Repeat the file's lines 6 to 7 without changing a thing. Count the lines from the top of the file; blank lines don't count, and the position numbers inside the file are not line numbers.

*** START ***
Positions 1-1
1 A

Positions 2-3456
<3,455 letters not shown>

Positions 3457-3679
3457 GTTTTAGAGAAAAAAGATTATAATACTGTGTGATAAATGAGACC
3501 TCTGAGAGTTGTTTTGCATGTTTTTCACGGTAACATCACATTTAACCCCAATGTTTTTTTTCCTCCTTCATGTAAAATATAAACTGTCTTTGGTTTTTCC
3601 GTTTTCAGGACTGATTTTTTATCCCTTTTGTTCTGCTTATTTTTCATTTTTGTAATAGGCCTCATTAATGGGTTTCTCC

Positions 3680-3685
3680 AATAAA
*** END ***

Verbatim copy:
3457 GTTTTAGAGAAAAAAGATTATAATACTGTGTGATAAATGAGACC
3501 TCTGAGAGTTGTTTTGCATGTTTTTCACGGTAACATCACATTTAACCCCAATGTTTTTTTTCCTCCTTCATGTAAAATATAAACTGTCTTTGGTTTTTCC